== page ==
There are two entry points to most DNP degree programs, and each nursing graduate school sets its own admissions requirements for these paths.
Other admission requirements could include an RN license in the state of residence, letters of reference, a CV, a background check, essays and a possible interview. Since these are variable details, refer to individual schools for more information.
The PhD in Nursing is a research doctorate and terminal scholarly degree in nursing. Essentially, PhD programs are designed to develop nurse scientists and scholars. With an emphasis that relies heavily on scientific content and research methodology, Phd in Nursing programs typically require students to produce an original research project. Also, students usually must complete and defend a dissertation or linked research papers. Admission to some PhD Nursing programs could require a master’s degree in nursing from an accredited university, a grade point average of 3.0 or higher, and a current, unrestricted RN license to practice in the United States.
Today’s student could choose to pursue their graduate nursing degree on campus or online. Typically online graduate nursing programs address some of the needs of busy, at-work nurses. Distance students might access courses on their own schedule while they maintain their other responsibilities. To balance out the independent study, some nursing schools offer optional residency programs where students might collaborate with classroom peers and faculty. Other times, students could be required to head to campus for role play exercises or to be supervised while they practice clinical skills.
On the other hand, in campus programs, students might find it easier to work with a nurse mentor or feel part of a nursing community. There’s also the demonstration component. For some, there is nothing like sitting at a round-table, or watching your teacher show you, right then and there, how to use equipment or provide patient-centered care. As with any decision, you should reflect on how you learn best, what features you need to stay on track, and what you could afford. You might be surprised at what is available in any format you choose.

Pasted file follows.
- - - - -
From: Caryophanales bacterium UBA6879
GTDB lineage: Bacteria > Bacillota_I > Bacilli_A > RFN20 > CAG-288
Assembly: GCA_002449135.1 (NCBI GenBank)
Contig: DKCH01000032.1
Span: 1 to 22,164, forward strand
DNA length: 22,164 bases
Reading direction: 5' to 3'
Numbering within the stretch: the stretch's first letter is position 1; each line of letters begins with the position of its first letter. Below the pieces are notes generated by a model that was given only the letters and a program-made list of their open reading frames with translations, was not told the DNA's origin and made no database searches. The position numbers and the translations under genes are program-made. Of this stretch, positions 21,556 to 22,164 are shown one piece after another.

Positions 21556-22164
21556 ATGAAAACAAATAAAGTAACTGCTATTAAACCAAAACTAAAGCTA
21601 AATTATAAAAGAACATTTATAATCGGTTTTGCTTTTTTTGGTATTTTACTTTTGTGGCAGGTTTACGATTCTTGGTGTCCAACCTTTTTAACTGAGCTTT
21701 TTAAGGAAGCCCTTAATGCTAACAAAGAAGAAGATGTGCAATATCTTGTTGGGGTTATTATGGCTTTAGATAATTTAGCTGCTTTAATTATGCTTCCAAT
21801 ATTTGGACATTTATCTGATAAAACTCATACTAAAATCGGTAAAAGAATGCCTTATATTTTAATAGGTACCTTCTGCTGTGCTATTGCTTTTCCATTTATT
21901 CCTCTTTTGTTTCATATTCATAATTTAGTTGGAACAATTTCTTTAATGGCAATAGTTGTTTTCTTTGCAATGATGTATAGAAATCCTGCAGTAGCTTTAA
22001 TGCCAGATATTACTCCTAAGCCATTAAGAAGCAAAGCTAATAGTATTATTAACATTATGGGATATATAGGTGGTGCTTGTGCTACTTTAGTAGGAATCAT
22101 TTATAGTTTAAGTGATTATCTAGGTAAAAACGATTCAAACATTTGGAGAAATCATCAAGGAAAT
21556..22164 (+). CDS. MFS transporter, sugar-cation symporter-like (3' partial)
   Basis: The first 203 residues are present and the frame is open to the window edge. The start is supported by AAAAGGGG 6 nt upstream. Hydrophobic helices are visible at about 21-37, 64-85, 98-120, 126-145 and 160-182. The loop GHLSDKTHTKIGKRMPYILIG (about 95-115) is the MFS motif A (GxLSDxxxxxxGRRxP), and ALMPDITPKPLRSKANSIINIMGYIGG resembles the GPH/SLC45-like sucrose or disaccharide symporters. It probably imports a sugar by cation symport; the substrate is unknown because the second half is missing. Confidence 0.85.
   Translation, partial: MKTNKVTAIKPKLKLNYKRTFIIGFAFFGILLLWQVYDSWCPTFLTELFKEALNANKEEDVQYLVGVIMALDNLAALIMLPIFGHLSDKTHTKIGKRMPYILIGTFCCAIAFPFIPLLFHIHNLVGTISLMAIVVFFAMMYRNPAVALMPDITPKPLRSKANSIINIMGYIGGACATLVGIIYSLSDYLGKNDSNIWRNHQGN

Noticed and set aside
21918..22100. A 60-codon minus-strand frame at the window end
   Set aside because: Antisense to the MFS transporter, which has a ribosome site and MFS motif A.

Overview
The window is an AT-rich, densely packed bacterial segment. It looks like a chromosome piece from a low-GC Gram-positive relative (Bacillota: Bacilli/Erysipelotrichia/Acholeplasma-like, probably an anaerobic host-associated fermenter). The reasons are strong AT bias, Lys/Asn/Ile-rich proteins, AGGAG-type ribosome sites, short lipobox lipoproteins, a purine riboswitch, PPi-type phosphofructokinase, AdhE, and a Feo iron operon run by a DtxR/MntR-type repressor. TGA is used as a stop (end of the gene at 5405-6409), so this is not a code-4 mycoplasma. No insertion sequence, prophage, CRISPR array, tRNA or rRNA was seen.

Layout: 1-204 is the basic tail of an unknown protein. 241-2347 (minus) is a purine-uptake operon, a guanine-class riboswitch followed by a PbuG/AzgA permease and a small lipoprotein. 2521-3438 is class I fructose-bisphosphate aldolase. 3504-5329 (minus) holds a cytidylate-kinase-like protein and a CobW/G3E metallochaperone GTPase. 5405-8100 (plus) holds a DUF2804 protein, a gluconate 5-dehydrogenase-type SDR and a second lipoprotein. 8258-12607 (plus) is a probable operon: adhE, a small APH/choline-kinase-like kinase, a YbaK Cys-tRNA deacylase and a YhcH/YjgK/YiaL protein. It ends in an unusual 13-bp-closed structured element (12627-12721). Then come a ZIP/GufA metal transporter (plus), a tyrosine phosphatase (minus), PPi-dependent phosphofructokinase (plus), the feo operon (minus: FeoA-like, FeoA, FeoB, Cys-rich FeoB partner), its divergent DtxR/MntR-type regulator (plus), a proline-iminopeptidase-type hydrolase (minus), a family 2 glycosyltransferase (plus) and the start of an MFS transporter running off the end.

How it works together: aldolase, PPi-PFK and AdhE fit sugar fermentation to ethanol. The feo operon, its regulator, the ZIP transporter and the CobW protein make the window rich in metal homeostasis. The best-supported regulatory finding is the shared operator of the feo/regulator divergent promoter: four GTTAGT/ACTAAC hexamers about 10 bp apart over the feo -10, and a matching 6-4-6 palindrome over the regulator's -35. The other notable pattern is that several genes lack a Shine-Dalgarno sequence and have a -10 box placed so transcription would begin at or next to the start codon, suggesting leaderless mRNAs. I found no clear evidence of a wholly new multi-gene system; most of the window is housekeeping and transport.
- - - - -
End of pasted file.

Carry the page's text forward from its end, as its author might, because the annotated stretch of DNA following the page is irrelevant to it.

Whatever format you select, nursing graduate programs are often available at regionally or nationally accredited universities. Beyond that, there are two major organizations that offer nursing specific accreditation–the National League for Nursing Accrediting Commission (NLNAC) and the Commission on Collegiate Nursing Education (CCNE), which is affiliated with the American Association of Colleges of Nursing (AACN).
What does it mean to be an accredited nursing program? A nursing graduate program or school of nursing that is accredited has proven that their curriculum meets certain standards set by the accrediting body. These agencies also make sure there are support systems in place that could help students achieve their goals - things such as financial aid, library services, transfer credit and so on. Visit accrediting body websites to learn more.
The BLS projects a 31 percent employment growth for nurse anesthetists, nurse midwives, and nurse practitioners to the year 2024. This high demand is due to multiple factors that include an aging baby-boom population and growing emphasis on preventive care. In terms of salaries for APRN roles, the median annual wage for nurse anesthetists, nurse midwives, and nurse practitioners was $107,460 in May 2016.iii
With the broad scope of graduate nursing programs, you may want to narrow down your search. We make it easy for you to compare nursing graduate degrees. Here’s how: You could refine the list by degree level – MSN, DNP, Certificates, and/or nursing specialty. Further filter by program format (online, campus) or go straight to the menu and look for nursing graduate programs by location. Whatever you choose, a list of programs is generated. Find a few that fascinate you? Great! Take the next step and contact schools directly. We provide the on-page forms.
[i] aacnnursing.org/News-Information/Fact-Sheets/DNP-Fact-Sheet | | [ii] aacnnursing.org/Nursing-Education-Programs/Masters-Education | [iii] bls.gov/ooh/healthcare/nurse-anesthetists-nurse-midwives-and-nurse-practitioners.htm| | [iv] aacnnursing.org/Nursing-Education-Programs/DNP-Education